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J Am Geriatr Soc. 2007 Jan;55(1):95-101.

The Japanese Centenarian Study: autonomy was associated with health practices as well as physical status.

Author information

  • 1Department of Community Health Nursing, School of Nursing, Faculty of Medicine, Toho University, Tokyo, Japan. aozaki@med.toho-u.ac.jp

Abstract

OBJECTIVES:

To investigate the prevalence of centenarians who have preserved activities of daily living (ADLs) and good cognitive and psychosocial status in Japan.

DESIGN:

Census-based survey.

SETTING:

Cross-Sectional Investigation of Half of All Japanese Centenarians Study, 2000.

PARTICIPANTS:

A nationwide census-based study was conducted of all of the male centenarians and a random sample of half of all the female centenarians who were included in the National Census of Japan. After excluding those who had died and whose addresses could not be identified, 1,907 centenarians (53.0%) participated in the present visitation interview survey.

MEASUREMENTS:

ADLs, cognitive status, and psychosocial status. Centenarians who have preserved ADLs and good cognitive and psychosocial status were defined as autonomous centenarians.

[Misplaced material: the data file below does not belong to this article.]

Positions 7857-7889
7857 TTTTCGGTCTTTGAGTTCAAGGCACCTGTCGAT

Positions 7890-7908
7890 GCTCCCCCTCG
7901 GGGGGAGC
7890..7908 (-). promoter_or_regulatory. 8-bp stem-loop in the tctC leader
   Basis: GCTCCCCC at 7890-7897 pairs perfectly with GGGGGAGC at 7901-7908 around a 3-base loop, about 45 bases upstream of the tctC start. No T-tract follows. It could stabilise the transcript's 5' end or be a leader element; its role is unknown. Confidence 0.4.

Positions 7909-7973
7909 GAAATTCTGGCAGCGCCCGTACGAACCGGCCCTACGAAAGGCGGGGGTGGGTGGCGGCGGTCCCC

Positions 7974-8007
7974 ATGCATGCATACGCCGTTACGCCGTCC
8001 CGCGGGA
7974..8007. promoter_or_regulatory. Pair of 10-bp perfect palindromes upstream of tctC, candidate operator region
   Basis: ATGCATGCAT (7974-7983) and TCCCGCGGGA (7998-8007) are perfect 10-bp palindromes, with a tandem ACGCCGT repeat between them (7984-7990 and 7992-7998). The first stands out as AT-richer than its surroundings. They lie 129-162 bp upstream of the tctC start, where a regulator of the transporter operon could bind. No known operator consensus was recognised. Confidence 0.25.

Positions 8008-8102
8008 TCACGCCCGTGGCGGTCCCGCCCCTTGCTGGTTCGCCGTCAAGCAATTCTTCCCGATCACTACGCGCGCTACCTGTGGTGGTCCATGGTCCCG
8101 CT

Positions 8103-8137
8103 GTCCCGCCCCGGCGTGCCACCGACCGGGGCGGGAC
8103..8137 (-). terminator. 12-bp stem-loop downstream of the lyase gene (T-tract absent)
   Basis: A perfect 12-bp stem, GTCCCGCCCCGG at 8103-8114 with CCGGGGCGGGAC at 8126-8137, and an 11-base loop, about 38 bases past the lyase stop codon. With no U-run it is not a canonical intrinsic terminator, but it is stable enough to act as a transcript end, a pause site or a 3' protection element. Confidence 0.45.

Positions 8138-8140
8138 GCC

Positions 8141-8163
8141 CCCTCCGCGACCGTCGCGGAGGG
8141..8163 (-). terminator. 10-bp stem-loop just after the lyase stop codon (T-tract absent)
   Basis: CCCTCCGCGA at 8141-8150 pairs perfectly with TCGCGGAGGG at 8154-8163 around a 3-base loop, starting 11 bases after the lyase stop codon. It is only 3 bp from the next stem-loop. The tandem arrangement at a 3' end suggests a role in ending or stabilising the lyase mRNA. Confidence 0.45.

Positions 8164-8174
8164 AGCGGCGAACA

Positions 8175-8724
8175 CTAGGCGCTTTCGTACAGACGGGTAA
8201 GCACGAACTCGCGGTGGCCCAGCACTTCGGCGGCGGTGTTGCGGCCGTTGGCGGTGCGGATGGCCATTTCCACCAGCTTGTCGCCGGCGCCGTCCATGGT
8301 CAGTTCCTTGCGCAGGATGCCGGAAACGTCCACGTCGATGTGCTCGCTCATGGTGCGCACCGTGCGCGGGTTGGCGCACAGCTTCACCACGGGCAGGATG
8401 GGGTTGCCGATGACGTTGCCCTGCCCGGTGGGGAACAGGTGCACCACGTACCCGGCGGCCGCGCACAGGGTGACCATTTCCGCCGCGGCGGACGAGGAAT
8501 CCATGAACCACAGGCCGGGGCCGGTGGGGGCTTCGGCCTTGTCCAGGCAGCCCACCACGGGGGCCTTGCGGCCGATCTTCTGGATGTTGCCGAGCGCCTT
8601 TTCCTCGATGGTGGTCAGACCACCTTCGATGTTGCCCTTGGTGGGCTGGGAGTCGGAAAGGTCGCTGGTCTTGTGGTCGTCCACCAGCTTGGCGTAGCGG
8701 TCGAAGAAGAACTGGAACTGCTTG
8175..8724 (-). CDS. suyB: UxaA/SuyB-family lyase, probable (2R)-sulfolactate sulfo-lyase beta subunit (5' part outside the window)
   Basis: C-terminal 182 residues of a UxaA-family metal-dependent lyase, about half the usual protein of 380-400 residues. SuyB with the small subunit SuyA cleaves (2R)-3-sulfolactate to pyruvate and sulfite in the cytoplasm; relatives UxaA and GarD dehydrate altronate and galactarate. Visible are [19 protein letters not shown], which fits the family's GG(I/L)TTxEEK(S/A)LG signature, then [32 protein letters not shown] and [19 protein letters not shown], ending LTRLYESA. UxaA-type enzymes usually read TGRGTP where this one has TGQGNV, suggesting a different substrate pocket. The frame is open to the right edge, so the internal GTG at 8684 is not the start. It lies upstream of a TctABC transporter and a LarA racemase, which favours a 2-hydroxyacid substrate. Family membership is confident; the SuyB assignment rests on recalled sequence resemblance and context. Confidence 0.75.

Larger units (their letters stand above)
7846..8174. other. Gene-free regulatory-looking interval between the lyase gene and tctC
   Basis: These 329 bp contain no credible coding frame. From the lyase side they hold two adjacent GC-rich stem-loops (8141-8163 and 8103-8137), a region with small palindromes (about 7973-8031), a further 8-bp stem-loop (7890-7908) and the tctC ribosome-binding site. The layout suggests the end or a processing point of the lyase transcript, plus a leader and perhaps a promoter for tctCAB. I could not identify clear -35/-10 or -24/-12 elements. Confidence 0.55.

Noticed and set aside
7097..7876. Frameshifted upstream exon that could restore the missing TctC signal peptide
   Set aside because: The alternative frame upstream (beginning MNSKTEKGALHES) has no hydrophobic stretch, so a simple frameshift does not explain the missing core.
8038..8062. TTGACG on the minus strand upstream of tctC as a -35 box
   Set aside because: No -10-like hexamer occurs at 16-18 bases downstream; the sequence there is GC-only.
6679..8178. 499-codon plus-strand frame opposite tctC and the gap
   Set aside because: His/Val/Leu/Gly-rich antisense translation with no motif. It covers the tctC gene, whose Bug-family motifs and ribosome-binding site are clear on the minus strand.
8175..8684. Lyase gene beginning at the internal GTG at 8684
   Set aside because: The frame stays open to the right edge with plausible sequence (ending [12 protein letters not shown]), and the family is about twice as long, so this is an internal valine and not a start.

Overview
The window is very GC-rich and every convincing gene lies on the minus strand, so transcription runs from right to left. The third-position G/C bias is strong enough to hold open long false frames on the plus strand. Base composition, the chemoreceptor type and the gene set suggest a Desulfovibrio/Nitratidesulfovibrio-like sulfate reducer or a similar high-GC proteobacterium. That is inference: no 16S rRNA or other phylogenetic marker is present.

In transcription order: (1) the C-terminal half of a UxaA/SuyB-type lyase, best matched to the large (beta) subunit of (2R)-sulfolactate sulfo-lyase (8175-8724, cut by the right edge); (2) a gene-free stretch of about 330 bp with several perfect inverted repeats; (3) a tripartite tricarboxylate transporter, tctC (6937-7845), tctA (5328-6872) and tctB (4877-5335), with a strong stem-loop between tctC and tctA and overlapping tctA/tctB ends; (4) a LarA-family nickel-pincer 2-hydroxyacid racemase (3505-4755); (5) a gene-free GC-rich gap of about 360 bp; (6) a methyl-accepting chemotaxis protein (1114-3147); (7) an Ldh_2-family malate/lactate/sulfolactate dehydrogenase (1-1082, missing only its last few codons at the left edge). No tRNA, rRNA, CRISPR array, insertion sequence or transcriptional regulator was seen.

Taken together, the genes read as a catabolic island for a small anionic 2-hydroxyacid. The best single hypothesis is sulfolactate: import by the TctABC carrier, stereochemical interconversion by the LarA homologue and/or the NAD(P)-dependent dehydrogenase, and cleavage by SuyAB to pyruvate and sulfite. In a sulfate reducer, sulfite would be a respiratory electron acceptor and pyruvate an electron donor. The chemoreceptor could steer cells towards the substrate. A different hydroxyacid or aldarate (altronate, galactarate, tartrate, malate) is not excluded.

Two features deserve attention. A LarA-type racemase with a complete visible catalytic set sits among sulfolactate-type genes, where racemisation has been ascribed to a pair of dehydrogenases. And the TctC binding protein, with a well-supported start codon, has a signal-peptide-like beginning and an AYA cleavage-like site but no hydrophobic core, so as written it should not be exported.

RESULTS:

Of the study subjects, 10.4% were judged to be autonomous centenarians. Multiple logistic regression analyses revealed that autonomy in centenarians was associated with better visual acuity, getting regular exercise, spontaneous awakening regularly in the morning, preserved masticatory ability, having no history of drinking, having no history of severe falls after the age of 95, more frequent intake of protein, living at home, and being male. It was also demonstrated that autonomous centenarians were not associated with appetite, vegetable or seaweed intake, smoking habits, auditory capacity, body mass index, or present illness.

CONCLUSION:

These findings suggest that health practices play an important role in preserving ADLs and good cognitive and psychosocial status after reaching the age of 100 and should be useful for establishing an educational program for the ever-increasing "super elderly" population in Japan.

PMID:
17233691
[PubMed - indexed for MEDLINE]
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